I’m halfway through an ambitious research project, in which I examine how other countries educate their high-ability kids in the hope that we might pick up tips that would prove useful in improving the woeful state of “gifted education” in the U.S. (In case you’ve forgotten what’s woeful about it, look here, here, and here.)
So far, I’ve checked out eight lands worth taking seriously, all of which have done pretty well over the years on PISA, TIMSS, and similar measures and all of which are fairly termed “competitors” in the planetary economy. (I’m talking about Japan, Taiwan, Singapore, Korea, Western Australia, England, Finland, and Hungary.) I will soon have more observations from Canada and countries in Europe. Here are a dozen early impressions:
- Nobody has blown me away with a perfect approach. Singapore probably comes closest. As one might expect, they take human-capital development seriously at every level—but at present, their full-on gifted-ed program is limited to 1 percent of the population, which seems skimpy. (It’s under review and may be expanded.)
- There’s scant coordination between what passes for gifted education in the early and middle grades and what happens at the high-school level. Japan, Korea, Taiwan, Finland, and Hungary, for example, all have some ultra-selective high schools that end up giving some smart kids an impressive education, but these are preceded by thin supplemental programs (a couple of hours a week) in the earlier grades or, in Japan’s case, essentially nothing. Japanese culture prefers to act as if nobody is smarter than anybody else. This means parents who have kids they hope are smart, or just kids they want to get into high-status high schools, resort to private after-school programs known as “juku”—which only works, of course, if they have the financial wherewithal to pay the fees. (Finland is culturally similar in this way but has no juku.)
- This lack of synchrony leads to bizarre situations, such as an arts-keen kid finding a program that’s right for him at one level but only in science, or maybe nothing, at the next level and youngsters welcomed into “gifted” program as late as ninth grade who find no openings in suitable high schools starting in tenth.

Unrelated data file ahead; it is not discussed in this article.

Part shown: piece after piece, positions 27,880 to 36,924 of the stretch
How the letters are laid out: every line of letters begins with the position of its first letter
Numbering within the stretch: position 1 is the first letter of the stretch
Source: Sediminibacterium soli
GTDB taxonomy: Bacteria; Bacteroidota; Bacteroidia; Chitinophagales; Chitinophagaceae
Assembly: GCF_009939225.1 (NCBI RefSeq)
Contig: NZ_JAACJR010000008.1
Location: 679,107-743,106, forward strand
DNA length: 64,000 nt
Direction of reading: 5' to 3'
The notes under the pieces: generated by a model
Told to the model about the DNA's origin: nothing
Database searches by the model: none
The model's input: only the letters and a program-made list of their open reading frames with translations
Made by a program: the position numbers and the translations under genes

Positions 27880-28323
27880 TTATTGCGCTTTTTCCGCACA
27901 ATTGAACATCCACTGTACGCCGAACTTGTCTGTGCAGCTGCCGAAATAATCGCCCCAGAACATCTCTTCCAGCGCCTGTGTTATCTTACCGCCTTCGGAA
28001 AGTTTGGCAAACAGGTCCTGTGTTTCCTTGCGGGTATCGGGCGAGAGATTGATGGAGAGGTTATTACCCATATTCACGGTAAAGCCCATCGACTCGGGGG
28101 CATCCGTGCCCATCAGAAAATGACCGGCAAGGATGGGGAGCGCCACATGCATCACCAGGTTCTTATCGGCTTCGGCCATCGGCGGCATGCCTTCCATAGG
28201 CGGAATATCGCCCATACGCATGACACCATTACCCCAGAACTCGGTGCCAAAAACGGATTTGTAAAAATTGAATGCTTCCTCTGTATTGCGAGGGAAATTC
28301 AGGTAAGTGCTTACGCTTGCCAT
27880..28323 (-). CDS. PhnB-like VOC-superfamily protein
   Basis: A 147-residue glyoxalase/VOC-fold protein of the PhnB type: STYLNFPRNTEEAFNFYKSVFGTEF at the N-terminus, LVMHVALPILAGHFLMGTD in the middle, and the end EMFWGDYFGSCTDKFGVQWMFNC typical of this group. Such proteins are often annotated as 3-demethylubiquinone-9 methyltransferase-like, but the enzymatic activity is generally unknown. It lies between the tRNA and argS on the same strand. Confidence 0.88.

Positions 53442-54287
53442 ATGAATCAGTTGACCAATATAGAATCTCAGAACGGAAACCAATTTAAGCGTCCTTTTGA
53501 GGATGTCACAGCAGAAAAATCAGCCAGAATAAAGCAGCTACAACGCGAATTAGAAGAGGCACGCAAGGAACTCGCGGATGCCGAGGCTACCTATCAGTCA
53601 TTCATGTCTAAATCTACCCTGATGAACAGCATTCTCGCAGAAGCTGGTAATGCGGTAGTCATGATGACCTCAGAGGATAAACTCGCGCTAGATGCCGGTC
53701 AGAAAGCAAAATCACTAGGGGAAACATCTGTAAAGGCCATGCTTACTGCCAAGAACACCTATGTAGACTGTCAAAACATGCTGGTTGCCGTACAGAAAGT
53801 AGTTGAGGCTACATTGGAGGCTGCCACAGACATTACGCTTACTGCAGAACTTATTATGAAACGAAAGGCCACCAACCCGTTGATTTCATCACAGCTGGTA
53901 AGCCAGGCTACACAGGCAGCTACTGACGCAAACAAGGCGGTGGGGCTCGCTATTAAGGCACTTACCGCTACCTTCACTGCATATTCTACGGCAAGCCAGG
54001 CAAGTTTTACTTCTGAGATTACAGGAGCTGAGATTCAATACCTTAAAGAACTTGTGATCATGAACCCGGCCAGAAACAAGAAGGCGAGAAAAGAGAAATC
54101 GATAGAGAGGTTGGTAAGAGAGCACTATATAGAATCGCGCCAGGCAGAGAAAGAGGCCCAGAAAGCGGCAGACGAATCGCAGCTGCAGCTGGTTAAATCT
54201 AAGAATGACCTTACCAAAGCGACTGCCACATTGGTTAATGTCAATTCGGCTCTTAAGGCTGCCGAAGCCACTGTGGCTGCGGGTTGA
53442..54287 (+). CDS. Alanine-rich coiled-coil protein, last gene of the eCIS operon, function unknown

- Total enrollments are declining almost everywhere I went (not in Western Australia, but few people live there!), which you’d think would make access to selective gifted-ed programs easier. But budgets are also tight and—as will sound familiar—smart kids aren’t seen as very “needy.”
- On the other hand, particularly when it comes to selective high schools, the resourcing can be lavish, albeit not available to many students. I’ve been in (public) schools where the pupil/teacher ratio is just four to one and the equipment and facilities verge on awesome.
- I’m finding real ambivalence as to whether the rationale for gifted education is “every child deserves the education that works best for him/her” or “the country’s future depends on developing potential inventors, scientists, and leaders.” Educators tend toward the former view, big-picture policymakers toward the latter. (In my eyes, both arguments have merit.)
- Science and math are in the ascendancy wherever there’s gifted education in Asia, partly because that’s what parents want for their kids and partly because countries are worked up about “STEM” (or STEAM). In Europe, on the other hand, the arts—music especially—are very big deals. This is associated with the predictable gender imbalance, with boys tending to predominate in the science-gifted programs and schools and girls in those oriented toward the arts.
- Save for some tracking and ability grouping within heterogeneous classrooms, nobody is doing gifted education, at least the publicly financed kind, in the early grades. Fourth grade (i.e., nine- or ten-year-olds) seems to be the starting point for both supplemental and “pull-out” programs.
- Nobody is compensating well for the absence of pushy, prosperous, influential parents. That is to say, disadvantaged kids, however able they may be, are indeed at a disadvantage in terms of accessing gifted programs, supplemental activities, and selective schools. This is apt to turn out to be toughest nut, and we may find no really good way for public policy to crack it. (I’m still hunting and hoping. Hungary is trying hard.) Moreover, a lot of gifted-ed programs and schools, even in the public sector, carry costs that parents must bear, ranging from ambitious field trips to summer camps to basic transportation.
- Though many parents seem content to cram knowledge and higher test scores into their kids as rapidly as possible, educators and policymakers in the “gifted” world are paying more attention to nurturing qualities like “creativity” and “independent research” in high-ability youngsters.
- The gifted-ed world is so far making feeble use of online opportunities to enrich and extend student learning, either in school or out. Thinly populated Western Australia is making some headway here—for kids who live “in the country,” as they say—but mostly it’s via real-time online classes taught by regular teachers sitting in regular schools.
- How to get into a gifted program or school? This varies enormously, from old-fashioned IQ testing to teacher observation/recommendation to student applications and interviews (and sometimes all of the above and more). This is related to the fact that, as in the U.S., there’s widespread uncertainty as to what exactly constitutes giftedness and how best to identify it. How much, for example, takes the form of innate intellect and how much is the product of “developed skills”? (Francois Gagne’s “model” is taken seriously in many places.)
That’s it, so far, but please stay tuned.